Fuzzy Decisions [#2] - The Poor Representative
This is the second in a series of three blog posts from EPP member Ken Rosenbaum. This series is designed to inspire discussion about fuzzy decisions that we face in our work. We hope you will share responses and join the discussion in either the comments below or on the EPP LinkedIn discussion for this topic.
Some people think that ethical issues are rare in our profession, encountered once in a career, or, if we are lucky, never. Actually, we make decisions reflecting our ethics in almost every process or project we conduct.
Most of these are easy and automatic. Do we lie about our qualifications? Do we promise particular outcomes? Do we bill for work we didn’t do? No.
Some of these decisions are more difficult. The rules to follow are not always clear. In this series of blog posts, I invite a conversation on some of the fuzzier decisions we face.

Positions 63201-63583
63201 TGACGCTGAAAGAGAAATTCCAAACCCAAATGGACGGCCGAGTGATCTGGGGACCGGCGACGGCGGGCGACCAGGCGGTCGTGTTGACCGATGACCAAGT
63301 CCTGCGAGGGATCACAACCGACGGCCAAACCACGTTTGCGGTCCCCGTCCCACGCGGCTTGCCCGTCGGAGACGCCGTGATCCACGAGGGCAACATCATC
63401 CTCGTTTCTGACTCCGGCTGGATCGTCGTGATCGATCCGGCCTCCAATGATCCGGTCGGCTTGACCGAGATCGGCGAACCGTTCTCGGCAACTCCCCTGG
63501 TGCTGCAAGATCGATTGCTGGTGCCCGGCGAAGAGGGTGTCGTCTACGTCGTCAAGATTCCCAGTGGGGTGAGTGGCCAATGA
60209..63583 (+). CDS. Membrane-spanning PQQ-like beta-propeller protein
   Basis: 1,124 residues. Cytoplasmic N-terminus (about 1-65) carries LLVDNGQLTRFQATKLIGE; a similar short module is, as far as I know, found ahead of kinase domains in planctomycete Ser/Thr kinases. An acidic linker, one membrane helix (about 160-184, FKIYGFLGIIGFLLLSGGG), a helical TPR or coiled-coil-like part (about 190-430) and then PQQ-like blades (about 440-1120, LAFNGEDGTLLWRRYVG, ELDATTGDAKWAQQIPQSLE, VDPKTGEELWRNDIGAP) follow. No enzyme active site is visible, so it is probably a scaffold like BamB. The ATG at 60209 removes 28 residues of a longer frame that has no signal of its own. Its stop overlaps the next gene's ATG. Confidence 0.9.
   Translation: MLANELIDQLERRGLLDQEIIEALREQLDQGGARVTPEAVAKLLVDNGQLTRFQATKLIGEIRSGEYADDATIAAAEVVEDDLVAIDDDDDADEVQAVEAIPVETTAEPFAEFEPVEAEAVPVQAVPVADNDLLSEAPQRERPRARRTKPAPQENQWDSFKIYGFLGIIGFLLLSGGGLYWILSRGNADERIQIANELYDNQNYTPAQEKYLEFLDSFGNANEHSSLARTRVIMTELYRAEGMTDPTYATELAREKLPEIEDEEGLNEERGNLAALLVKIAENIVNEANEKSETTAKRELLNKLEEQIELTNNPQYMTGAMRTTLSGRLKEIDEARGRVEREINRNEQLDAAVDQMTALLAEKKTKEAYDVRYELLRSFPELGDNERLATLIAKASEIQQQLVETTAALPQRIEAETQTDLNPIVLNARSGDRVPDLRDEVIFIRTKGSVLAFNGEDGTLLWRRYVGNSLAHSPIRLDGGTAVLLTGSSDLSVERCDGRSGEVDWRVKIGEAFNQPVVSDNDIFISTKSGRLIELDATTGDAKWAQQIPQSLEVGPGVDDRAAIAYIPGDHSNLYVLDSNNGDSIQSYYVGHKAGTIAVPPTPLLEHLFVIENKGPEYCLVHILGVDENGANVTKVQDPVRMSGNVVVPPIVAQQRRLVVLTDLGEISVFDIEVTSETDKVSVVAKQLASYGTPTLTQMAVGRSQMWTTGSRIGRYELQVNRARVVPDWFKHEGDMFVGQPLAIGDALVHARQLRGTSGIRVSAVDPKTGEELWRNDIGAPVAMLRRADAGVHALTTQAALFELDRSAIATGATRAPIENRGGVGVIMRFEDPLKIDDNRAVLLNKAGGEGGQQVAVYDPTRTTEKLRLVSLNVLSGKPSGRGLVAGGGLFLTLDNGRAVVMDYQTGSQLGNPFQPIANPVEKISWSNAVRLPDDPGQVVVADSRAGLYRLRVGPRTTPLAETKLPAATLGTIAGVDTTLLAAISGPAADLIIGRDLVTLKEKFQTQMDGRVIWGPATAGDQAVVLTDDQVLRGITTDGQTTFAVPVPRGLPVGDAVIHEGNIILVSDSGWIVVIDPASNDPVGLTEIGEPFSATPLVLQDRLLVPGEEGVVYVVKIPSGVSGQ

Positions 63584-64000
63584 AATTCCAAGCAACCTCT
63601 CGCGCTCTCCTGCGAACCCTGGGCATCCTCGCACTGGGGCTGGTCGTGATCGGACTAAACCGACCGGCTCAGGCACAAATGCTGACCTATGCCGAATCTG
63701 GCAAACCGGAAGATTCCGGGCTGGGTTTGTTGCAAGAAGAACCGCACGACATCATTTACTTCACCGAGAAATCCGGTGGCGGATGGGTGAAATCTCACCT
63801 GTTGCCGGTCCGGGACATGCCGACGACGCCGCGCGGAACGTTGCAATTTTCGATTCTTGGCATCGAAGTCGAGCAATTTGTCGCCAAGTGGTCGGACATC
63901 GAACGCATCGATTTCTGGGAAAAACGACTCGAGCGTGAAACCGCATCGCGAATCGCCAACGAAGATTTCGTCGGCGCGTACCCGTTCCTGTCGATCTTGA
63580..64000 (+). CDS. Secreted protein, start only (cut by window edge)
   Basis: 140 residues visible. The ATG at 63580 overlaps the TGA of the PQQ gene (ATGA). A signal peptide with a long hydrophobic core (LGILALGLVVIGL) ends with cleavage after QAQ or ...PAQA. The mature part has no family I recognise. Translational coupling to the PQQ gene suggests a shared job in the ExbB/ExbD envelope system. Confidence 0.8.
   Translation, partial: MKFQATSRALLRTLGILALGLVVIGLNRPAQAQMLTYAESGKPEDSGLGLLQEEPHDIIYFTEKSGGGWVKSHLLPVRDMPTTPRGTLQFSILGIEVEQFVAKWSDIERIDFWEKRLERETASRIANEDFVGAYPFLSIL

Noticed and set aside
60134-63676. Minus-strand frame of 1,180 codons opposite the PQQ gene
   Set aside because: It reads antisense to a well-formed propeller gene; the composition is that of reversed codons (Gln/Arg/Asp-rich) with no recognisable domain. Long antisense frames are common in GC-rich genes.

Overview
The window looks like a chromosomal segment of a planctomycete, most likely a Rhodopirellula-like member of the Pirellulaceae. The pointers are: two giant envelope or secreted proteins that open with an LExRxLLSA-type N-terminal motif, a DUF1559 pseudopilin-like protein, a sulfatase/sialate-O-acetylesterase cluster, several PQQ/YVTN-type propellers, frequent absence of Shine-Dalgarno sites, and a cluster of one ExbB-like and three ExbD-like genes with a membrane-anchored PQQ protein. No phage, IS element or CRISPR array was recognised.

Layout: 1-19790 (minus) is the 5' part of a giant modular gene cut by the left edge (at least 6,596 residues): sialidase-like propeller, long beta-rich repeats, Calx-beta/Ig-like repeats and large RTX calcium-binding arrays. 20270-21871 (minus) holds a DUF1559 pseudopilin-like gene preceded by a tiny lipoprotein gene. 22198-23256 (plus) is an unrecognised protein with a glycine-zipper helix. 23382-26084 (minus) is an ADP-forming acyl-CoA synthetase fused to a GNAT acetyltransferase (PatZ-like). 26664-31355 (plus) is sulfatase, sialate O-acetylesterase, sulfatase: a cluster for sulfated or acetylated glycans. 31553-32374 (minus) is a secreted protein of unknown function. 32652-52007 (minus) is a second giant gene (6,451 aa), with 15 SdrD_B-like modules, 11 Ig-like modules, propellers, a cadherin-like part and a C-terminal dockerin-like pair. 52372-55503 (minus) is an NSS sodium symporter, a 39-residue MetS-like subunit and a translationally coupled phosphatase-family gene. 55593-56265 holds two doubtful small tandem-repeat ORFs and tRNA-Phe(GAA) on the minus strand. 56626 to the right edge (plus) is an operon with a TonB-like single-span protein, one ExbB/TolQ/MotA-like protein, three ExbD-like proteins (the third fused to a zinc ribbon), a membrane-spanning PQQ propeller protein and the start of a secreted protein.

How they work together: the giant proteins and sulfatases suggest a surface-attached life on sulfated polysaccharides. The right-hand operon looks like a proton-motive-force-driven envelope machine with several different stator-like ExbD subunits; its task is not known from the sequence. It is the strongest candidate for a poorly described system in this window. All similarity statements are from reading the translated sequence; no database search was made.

The Poor Representative
Here’s another ethics question for your consideration and comments.
You are conducting a process involving representatives of several groups including the local environmental club. The club representative is a volunteer, a retired professor of engineering. He is bright, cooperative, and well-engaged in the process, but you begin to believe that he is soloing—taking positions on his own and not reporting back to his group. If things work out he will have to carry the deal back to his group, and at that point the compromise could collapse.
Is it proper to discuss this with him, or does that turn you from a neutral into his advisor? If he admits to the behavior but denies that it is a problem, can or should you go around him and discuss his behavior with his group? Does that threaten to affect your neutrality? Your obligation to keep confidences?